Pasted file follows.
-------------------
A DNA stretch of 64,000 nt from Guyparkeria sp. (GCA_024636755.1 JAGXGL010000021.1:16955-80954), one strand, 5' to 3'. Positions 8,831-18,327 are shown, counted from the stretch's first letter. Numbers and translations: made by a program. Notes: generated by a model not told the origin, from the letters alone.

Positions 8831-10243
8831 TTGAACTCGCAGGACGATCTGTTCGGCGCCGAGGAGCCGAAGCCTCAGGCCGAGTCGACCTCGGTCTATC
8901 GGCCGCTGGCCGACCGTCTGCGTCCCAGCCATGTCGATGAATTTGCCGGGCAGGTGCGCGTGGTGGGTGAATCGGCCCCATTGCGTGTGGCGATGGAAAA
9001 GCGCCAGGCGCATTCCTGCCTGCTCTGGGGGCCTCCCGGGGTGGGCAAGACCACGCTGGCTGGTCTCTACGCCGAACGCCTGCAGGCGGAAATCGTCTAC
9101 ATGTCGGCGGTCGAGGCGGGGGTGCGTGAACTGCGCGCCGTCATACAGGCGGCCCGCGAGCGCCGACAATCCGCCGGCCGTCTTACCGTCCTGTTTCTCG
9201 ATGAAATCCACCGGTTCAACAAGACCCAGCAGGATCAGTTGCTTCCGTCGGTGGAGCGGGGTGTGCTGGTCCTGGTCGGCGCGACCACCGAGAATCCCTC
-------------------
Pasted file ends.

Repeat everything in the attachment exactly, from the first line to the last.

A DNA stretch of 64,000 nt from Guyparkeria sp. (GCA_024636755.1 JAGXGL010000021.1:16955-80954), one strand, 5' to 3'. Positions 8,831-18,327 are shown, counted from the stretch's first letter. Numbers and translations: made by a program. Notes: generated by a model not told the origin, from the letters alone.

Positions 8831-10243
8831 TTGAACTCGCAGGACGATCTGTTCGGCGCCGAGGAGCCGAAGCCTCAGGCCGAGTCGACCTCGGTCTATC
8901 GGCCGCTGGCCGACCGTCTGCGTCCCAGCCATGTCGATGAATTTGCCGGGCAGGTGCGCGTGGTGGGTGAATCGGCCCCATTGCGTGTGGCGATGGAAAA
9001 GCGCCAGGCGCATTCCTGCCTGCTCTGGGGGCCTCCCGGGGTGGGCAAGACCACGCTGGCTGGTCTCTACGCCGAACGCCTGCAGGCGGAAATCGTCTAC
9101 ATGTCGGCGGTCGAGGCGGGGGTGCGTGAACTGCGCGCCGTCATACAGGCGGCCCGCGAGCGCCGACAATCCGCCGGCCGTCTTACCGTCCTGTTTCTCG
9201 ATGAAATCCACCGGTTCAACAAGACCCAGCAGGATCAGTTGCTTCCGTCGGTGGAGCGGGGTGTGCTGGTCCTGGTCGGCGCGACCACCGAGAATCCCTC